3 days in Helsinki, the first European Capital of Smart Tourism
I hardly prepare for a trip in advance. Besides finding the cheapest flights and booking a hotel, little more happens between then and packing.
Part of it, it’s because I really hate planning. The other part it’s because there’s a reason this blog’s called Tripper.
After looking at the city map countless times, I wondered if three days in Helsinki would be too much, if I should take time to explore the islands around it, or even if I should hop over the Baltic sea to visit Tallinn in Estonia.
Every blog post in English I came across showed Helsinki as that place you go to en route to somewhere else.
I had no intention to leave Helsinki. I also had no plan to explore the sauna culture, despite everyone under the sun telling me it was the Finnish culture’s strongest trait.
I don’t believe this has happened to me since Barcelona, but I didn’t find Helsinki. The city found me and put me on the right path every time I was stranded (and there were a few times).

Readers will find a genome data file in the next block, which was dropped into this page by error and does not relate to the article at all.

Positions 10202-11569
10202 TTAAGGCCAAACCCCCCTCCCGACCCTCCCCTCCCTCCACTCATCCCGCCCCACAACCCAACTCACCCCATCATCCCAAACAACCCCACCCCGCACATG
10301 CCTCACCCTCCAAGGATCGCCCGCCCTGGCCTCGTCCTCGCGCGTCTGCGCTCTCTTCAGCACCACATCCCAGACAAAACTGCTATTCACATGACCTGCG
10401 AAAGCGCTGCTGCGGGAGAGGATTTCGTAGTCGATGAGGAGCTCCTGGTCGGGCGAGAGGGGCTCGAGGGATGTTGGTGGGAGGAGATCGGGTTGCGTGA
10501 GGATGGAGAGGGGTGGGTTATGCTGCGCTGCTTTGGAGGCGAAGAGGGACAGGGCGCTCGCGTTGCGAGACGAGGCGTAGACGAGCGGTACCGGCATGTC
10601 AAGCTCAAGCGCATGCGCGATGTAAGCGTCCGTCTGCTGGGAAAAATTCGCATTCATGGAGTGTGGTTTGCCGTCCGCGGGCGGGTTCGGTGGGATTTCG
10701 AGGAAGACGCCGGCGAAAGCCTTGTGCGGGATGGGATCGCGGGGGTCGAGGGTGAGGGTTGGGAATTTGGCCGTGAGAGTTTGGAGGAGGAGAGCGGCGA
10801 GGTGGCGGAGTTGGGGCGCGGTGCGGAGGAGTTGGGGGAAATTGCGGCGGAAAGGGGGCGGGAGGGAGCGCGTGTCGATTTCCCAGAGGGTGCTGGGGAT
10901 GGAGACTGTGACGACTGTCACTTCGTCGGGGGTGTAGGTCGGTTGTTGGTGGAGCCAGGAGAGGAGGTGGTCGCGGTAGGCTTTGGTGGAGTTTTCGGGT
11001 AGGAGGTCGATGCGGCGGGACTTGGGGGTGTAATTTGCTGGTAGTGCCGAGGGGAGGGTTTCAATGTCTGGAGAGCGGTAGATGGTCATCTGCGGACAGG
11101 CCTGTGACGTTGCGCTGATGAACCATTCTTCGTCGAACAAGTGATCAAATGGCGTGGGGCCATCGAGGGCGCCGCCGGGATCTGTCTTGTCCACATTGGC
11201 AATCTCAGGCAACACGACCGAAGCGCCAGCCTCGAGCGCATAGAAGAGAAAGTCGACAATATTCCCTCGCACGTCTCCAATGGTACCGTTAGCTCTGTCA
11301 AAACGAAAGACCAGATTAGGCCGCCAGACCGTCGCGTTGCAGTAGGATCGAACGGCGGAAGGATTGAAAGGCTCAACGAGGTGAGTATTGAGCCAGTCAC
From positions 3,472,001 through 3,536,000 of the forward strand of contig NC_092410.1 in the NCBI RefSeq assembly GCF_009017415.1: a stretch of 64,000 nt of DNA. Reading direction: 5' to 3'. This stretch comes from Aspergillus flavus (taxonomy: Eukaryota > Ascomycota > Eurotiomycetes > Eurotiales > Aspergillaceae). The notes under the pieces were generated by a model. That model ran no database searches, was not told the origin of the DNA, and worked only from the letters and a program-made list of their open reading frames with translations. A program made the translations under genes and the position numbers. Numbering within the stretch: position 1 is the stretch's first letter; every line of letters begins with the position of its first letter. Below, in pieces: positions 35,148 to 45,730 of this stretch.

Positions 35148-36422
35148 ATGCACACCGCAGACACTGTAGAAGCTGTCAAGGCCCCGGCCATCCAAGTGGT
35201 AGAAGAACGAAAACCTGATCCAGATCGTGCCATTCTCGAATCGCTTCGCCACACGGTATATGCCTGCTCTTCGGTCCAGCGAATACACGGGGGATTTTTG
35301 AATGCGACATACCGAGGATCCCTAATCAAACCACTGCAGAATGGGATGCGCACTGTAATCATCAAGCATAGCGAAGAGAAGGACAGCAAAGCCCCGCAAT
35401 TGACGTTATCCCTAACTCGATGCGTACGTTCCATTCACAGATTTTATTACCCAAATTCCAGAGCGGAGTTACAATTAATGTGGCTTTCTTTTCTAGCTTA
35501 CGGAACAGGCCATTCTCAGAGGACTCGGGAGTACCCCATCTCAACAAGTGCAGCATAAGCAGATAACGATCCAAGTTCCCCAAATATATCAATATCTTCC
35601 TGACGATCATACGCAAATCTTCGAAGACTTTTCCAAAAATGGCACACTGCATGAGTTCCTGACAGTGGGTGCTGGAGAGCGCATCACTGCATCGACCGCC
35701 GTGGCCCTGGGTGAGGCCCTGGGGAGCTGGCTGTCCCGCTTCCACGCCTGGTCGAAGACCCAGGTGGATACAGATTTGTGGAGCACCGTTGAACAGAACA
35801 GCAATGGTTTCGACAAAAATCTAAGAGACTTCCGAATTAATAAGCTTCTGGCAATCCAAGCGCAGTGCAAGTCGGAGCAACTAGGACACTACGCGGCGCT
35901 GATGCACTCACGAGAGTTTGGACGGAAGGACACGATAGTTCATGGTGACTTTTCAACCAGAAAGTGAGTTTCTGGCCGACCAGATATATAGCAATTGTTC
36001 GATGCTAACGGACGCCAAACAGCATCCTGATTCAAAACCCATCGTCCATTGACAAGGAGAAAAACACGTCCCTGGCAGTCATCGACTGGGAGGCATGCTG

This could be an itinerary listing all the things to do and see in Helsinki in three days, where to eat, where to stay, tips for day trips. But you know what? There are so many of those posts out there already.
As 2019 approaches, a specific direction for the blog has been dawning on me. And I believe it started here, in Helsinki. Somewhere between being disillusioned by a tourist trap and finding warmth in the middle of a cold September morning.
After a very early morning flight from Lisbon and a very fast-paced layover in Paris, the nearly empty Finnair plane was a blessing.
With the HSL app previously installed on my iPhone, I believed I had a firm grasp on the train travel between the airport and the city center. I still bought the tickets from the vending machine on the platform, though.
Here’s a tip: the machines upstairs between the airport and the platform are always the most crowded because those are the first ones a first-time passenger will see.
I agree with what Paul Theroux wrote about train travels. Most of them lack the romance we anticipated, without much of a view beyond the back of people’s houses.